KPMG recently completed the annual Customer Experience Excellence survey asking consumers about their purchase preferences and experiences with brands to understand the drivers of two commercial outcomes: advocacy and loyalty.
This year thousands of customers from around the world, including around 3000 Australian consumers, provided key insights. The survey reports against the Six Pillars of Customer Experience Excellence which covers:
Personalisation: using individualised attention to drive emotional connections.
Time and Effort: minimising customer effort and creating frictionless processes.
Resolution: turning a disappointing experience into a great one.
Integrity: being trustworthy and engendering trust.
Expectations: managing, meeting and exceeding customer expectations.
Empathy: understanding the customer’s circumstances to drive deep rapport.
Before, during and after the pandemic, companies recognised the importance of customer experience and the need to make it simpler and easier for their customers to engage with them.
Over the past 18 months the Australian public sector has made great advances in delivering improvements in customer experience and doing so during some of the most challenging times faced by the sector.
The KPMG Customer Experience Excellence report found that the Australian Public Sector (APS), and the bureaucracy in all states and territories have seen significant positive shifts across the six pillars of good customer experience, during a period where they have had to lean into service delivery like never before.
A review, led by David Thodey, chair of CSIRO, into the APS in late 2019 called for the need to put Australians at the centre of government and for government to be held to account for experience and service delivery. These findings were supported with funding set aside across the sector to enhance the focus on measurement of customer satisfaction. Then came bushfires, floods, and COVID-19.
Citizens expected the government to develop and deliver existing and new services efficiently and digitally – while holding them to the same (or better) experience standards they expect from a bank or telecommunications company. Citizens expected personalisation, empathy, to be kept informed and to be heard, and the public sector has listened. The past 18 months has seen significant improvements in the experiences of citizens accessing services from the governments.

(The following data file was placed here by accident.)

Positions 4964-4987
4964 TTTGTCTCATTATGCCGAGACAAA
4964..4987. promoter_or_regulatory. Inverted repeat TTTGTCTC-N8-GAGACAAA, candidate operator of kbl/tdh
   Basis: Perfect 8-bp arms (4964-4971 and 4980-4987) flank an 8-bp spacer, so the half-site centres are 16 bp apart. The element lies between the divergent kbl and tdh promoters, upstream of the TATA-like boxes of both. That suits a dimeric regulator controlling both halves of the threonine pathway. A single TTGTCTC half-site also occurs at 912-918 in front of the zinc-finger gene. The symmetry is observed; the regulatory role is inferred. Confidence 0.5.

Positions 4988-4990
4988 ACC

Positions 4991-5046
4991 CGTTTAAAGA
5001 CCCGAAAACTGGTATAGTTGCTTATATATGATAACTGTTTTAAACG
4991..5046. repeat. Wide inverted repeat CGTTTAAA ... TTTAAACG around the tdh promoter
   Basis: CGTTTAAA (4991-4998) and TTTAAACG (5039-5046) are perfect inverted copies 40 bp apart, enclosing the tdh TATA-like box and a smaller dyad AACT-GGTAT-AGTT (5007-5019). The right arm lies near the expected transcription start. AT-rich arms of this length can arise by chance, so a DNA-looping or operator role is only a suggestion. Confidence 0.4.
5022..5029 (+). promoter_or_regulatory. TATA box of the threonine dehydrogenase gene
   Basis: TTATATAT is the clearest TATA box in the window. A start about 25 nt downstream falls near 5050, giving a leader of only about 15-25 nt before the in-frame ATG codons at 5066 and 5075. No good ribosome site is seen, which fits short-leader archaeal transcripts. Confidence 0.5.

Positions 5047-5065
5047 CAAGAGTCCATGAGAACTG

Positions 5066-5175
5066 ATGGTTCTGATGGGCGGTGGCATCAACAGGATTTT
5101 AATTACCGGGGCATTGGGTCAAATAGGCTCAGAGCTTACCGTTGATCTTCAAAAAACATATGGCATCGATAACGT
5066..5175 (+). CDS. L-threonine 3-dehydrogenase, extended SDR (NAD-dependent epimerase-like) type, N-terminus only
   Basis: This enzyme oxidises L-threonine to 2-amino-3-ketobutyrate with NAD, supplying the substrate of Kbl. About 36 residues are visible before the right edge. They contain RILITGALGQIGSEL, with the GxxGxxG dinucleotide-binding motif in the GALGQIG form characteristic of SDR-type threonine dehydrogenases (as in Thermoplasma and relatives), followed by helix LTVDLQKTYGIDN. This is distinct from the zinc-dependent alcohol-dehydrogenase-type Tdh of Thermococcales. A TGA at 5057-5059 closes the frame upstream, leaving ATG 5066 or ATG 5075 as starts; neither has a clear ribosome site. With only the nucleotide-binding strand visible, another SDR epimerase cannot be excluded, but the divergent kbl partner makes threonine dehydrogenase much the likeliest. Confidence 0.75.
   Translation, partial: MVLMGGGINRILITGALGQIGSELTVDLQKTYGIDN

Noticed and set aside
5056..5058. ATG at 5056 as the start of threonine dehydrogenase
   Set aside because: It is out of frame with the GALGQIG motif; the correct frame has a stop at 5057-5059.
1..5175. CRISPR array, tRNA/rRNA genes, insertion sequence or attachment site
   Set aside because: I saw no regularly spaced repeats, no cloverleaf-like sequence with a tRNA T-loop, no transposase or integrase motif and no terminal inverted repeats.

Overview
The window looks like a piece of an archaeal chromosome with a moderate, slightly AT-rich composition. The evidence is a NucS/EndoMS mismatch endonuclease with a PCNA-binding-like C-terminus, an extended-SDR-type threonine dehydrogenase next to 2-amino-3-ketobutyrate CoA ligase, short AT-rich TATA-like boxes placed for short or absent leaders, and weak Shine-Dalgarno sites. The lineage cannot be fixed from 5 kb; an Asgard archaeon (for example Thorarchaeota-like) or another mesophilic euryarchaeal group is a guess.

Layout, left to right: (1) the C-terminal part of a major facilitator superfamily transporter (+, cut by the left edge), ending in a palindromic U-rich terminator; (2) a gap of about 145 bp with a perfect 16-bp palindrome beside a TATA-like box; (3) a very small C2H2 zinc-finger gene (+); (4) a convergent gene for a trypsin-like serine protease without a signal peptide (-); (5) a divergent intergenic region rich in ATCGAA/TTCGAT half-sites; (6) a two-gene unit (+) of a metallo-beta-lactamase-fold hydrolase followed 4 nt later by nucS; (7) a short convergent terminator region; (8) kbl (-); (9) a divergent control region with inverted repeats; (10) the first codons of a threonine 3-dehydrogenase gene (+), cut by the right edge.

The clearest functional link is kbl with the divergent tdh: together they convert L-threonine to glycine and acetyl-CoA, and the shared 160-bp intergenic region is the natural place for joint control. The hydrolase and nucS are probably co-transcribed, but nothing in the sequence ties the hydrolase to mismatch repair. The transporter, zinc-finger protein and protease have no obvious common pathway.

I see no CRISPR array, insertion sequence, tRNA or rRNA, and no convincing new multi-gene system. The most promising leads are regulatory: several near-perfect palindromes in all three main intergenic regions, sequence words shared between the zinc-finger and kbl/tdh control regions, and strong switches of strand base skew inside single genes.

Digitisation is now moving rapid. Two years ago, interfaces such as digital check-ins and national vaccination registers would have been deemed impossible. Now they are the norm in a sector where previous innovations such as the MyHealth Record have seen slow adoption.
Not everything has worked perfectly and not all Australians have been happy with the rise in reliance on the public sector to determine our freedoms and track our movements, but most would agree that the steps taken have protected our communities from the devasting effects of COVID-19.
These pockets of new and emerging standards from the public sector won’t be forgotten by the users. Rather, they will demand consistency across touchpoints and a culture of continuous improvement to ensure service delivery standards keep pace with increasing expectations. To deliver this, the public sector will need to orchestrate delivery to prioritise across the pillars and align to customer needs.
Significant momentum has been achieved but much more work is needed to bring Australians to the centre of government and include us all in shaping the services of today and the Australia of the future. We are at crossroads where digital technology and the citizen data we hold can make the connections required to reshape our country.